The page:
Jet diverts to Shannon with engine problem

Jet diverts to Shannon with engine problem


File Photo: © Pat Flynn 2016


13/02/17 – 20.30 – The aircraft returned to the US after undergoing maintenance at Shannon

Earlier: A transatlantic jet diverted to Shannon Airport early today after the crew declared an emergency reporting a problem with one of the aircrafts engines.

United flight UA-972 was travelling From Chicago to Brussels, Belgium and was still over the Atlantic west of Ireland when crew advised air traffic controllers of the issue and confirmed they wished to divert and land.

The crew reported a problem with the Boeing 767-300’s left side engine but confirmed they hadn’t shut it down.

Authorities at Shannon implemented emergency procedures with airport fire and rescue crews being alerted and mobilised to positions adjacent to the runway in advance of the jets arrival.

The crew also confirmed, when asked by controllers as part of normal procedures, that they were carrying some hazardous cargo. The details of the cargo were passed onto fire crews.

The flight landed safely at 6.45am and was able to taxi to the terminal accompanied by emergency vehicles. Engineers were also waiting to investigate the issue.

The flight was later cancelled while the airline made arrangements for passengers to continue their journey via other airports including Edinburgh and London.

Last month, a United flight en route from Washington to Amsterdam diverted to Shannon after the captain lost consciousness. A pilot from another flight scheduled to leave Shannon for the US was seconded to the diverted service so that it could continue to Amsterdam.

A week later another United service made an unscheduled landing at Shannon after a passenger fell ill.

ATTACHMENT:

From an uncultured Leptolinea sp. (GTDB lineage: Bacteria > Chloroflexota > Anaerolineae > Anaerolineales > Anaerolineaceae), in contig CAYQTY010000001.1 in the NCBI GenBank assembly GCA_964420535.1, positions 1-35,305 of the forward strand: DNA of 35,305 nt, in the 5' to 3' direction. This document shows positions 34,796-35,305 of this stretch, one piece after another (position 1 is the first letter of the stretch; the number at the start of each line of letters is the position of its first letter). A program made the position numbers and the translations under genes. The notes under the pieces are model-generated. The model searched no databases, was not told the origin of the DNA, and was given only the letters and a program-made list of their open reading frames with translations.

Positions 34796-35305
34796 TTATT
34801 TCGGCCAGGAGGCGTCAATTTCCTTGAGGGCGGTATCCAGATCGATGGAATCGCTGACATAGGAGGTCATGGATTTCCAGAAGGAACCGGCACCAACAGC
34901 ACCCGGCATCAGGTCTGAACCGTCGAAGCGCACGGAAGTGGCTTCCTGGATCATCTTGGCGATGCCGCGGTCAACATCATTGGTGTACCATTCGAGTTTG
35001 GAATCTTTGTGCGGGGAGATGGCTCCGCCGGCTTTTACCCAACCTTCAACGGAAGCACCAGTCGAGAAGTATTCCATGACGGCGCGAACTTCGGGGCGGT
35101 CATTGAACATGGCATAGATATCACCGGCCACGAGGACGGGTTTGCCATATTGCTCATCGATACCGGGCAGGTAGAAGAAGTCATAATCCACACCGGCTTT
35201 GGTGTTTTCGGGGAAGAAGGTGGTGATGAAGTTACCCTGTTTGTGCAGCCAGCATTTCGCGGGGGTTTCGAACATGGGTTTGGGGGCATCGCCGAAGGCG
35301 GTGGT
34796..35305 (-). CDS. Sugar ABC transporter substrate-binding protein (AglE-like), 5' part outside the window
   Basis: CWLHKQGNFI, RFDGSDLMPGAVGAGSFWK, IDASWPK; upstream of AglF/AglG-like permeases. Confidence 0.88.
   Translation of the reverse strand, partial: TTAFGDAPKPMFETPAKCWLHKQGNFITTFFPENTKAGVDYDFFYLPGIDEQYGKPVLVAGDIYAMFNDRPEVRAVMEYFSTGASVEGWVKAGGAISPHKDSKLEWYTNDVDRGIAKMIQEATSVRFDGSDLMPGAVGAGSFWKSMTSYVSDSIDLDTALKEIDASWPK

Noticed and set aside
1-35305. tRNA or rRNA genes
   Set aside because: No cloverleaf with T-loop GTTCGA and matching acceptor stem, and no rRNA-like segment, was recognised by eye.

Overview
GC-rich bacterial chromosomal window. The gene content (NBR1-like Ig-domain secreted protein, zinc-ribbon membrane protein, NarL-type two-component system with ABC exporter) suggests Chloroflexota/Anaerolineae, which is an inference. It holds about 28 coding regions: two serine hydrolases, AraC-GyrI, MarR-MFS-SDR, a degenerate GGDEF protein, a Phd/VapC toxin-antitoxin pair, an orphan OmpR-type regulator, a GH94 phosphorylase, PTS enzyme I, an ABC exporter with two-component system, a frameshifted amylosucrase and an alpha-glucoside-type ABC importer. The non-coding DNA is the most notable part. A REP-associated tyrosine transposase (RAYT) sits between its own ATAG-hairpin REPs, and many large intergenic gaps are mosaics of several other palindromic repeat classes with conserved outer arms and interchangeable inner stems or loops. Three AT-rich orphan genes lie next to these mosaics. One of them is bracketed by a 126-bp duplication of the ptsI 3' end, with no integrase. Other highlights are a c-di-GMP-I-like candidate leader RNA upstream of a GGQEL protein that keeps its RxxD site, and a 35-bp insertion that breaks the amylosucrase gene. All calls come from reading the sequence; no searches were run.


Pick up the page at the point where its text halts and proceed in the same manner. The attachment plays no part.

Last October, an other of the airline’s aircraft had to carry out a low fly-past at Shannon Airport so that ground crews could check whether the landing gear had extended.

Flight UA-76 was on its way from Belfast to Newark in the US when the issue arose. The crew flew along the west coast of Ireland for almost two hours to burn off aviation fuel before landing at Shannon safely.

Chief Reporter Pat Flynn has worked as a journalist for almost 30 years. His career began during the late 1980s when, like many aspiring radio presenters of the time, he worked for local pirate radio stations in Clare and Limerick. Pat joined Clare FM in 1990 where he worked as researcher initially and later presented several different programmes including the station's flagship current affairs programme. He was also the station's News Editor and Deputy Controller of Programmes. Despite leaving in 2003 to pursue a career as a freelance journalist, he continues to work with the station to this day. As well as being the Clare Herald’s Chief Reporter Pat is also freelance journalist and broadcaster, contributing to Ireland’s national newspapers and is a regular contributor to national broadcasters.